The chair squeaked quietly as I fidgeted, swiveling left, right, left. I sat toward the back of a long wooden table flanked by my fellow graduate students, while a pair of eminent biologists led a discussion on how to talk to skeptical non-scientists about evolution. Perhaps it was an intrinsic bias instilled by our families, or a side-effect of years spent steeping in the world of science; whatever the case, as we sat in that conference room we discussed those who dared to disbelieve as if they were at best misguided lambs to be converted and at worst heretical fanatics, frothing at the mouth and waving crosses wildly to fend off fish with feet.

“Growing up in a more rural area of California, I was always curious about the greater world. I found the diverse array of customs, beliefs, and for some reason politics across the globe to be fascinating.

It was a crazy week for science. Naturally, there was a media firestorm following the inauguration of Donald Trump as the 45th President of the United States. To the surprise of many, science was at the forefront of several controversies. Scientists are now organizing a “March for Science,” inspired by the Women’s March on Washington.

By Ray

With a generous gift from the Helen Diller Foundation, UCSF has been able to finally answer the question, “What would you do if you won the lottery?”

“I go to sleep at 10 and wake up at 5. I try to eat healthy and to avoid eating out on the weekdays at all costs. People laugh at me saying, ‘girl relax, eat what you want, and just live life”.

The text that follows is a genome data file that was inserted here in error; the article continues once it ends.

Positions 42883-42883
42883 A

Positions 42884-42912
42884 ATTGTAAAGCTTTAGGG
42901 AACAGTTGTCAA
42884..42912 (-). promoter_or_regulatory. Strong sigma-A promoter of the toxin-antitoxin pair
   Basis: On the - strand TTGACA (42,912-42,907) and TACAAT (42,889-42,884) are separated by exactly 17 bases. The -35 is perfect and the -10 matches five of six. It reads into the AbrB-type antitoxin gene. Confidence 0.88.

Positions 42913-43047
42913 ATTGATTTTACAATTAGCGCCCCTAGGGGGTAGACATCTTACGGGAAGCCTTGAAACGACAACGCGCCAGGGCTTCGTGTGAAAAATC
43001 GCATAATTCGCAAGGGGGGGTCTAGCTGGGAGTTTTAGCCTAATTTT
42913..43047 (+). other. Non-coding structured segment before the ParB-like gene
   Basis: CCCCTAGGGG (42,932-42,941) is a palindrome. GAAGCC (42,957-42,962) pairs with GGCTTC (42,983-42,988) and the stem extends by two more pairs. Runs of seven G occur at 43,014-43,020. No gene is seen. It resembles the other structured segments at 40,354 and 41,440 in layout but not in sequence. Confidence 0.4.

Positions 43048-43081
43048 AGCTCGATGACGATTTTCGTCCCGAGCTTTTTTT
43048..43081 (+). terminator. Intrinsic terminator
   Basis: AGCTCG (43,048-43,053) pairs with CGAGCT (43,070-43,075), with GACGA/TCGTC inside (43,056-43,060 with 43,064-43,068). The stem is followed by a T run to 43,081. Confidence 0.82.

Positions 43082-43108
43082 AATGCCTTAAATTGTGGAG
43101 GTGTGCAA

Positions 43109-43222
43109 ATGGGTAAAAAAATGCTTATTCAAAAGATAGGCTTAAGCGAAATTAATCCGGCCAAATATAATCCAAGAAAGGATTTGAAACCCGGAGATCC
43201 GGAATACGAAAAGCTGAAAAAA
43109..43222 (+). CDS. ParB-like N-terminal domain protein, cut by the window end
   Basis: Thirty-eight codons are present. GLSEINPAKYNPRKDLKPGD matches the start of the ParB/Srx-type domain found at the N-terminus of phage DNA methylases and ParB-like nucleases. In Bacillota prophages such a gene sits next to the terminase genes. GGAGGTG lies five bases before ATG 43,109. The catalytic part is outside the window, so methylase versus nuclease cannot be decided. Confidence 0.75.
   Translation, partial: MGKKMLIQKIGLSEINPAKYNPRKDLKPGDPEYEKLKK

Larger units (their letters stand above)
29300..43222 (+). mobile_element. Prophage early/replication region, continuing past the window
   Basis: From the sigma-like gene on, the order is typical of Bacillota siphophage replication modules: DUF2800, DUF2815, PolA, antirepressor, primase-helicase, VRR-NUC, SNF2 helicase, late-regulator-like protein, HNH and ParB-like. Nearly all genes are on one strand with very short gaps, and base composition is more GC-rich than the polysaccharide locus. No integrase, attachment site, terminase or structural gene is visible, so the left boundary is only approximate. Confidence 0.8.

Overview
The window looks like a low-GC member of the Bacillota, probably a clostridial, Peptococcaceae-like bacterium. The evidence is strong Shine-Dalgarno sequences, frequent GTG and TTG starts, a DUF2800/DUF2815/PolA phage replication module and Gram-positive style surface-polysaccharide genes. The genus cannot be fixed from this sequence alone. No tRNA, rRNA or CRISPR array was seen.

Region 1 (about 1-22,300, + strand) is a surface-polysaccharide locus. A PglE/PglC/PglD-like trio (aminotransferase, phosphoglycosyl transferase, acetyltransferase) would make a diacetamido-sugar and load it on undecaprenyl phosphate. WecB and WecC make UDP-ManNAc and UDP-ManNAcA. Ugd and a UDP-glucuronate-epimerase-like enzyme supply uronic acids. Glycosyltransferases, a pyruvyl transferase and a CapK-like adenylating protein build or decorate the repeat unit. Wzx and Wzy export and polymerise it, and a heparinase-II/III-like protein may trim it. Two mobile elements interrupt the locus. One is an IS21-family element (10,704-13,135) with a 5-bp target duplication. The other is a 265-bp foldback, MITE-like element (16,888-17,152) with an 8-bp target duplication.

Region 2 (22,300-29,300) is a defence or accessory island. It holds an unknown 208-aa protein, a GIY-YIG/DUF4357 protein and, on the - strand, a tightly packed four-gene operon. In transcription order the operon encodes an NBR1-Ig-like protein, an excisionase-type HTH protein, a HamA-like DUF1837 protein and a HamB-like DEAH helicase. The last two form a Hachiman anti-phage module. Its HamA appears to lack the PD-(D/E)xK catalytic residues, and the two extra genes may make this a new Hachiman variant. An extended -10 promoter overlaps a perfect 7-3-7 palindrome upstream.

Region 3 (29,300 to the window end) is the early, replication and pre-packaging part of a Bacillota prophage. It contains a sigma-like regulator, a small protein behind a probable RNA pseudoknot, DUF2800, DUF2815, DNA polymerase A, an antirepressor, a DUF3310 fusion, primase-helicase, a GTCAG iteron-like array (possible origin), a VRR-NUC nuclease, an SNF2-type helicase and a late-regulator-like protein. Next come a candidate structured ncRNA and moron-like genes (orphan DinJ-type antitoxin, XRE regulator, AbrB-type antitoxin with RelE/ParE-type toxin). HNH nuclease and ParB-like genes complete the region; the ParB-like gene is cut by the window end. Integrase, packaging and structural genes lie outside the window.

In the fight against cancer, harnessing the natural defense mechanisms within the human body is gaining promise. Termed cancer immunotherapy, researchers have discovered ways to bolster the immune system to recognize and kill cancer cells.

“I caught the travel bug as a college freshman. There was an opportunity to volunteer over the summer break. I had rarely traveled and thought I couldn't pass on the opportunity.

“Every time I place an intrauterine device I feel like Margaret Sanger!” Lisa DiGiorgio-Haag exclaimed. DiGiorgio-Haag has been a nurse practitioner at UCSF Student Health for 24 years and specializes in women’s health. She completed her Bachelor of Science in Nursing at the University of Pennsylvania, and went on to earn a Master of Science in Nursing and certification eligibility as a Family Nurse Practitioner from UCSF. It was during her graduate studies that DiGiorgio-Haag decided to focus on women’s health, despite being discouraged to do so.

If you were to ride the D.C. metro the morning after the election, you would have been overwhelmed with a tense, eerie silence that pervaded the mood of the town.

This type of distress and strong emotion permeated throughout the country.

"I have always been concerned about the harms of secondhand smoke, especially since I was diagnosed with asthma at a young age.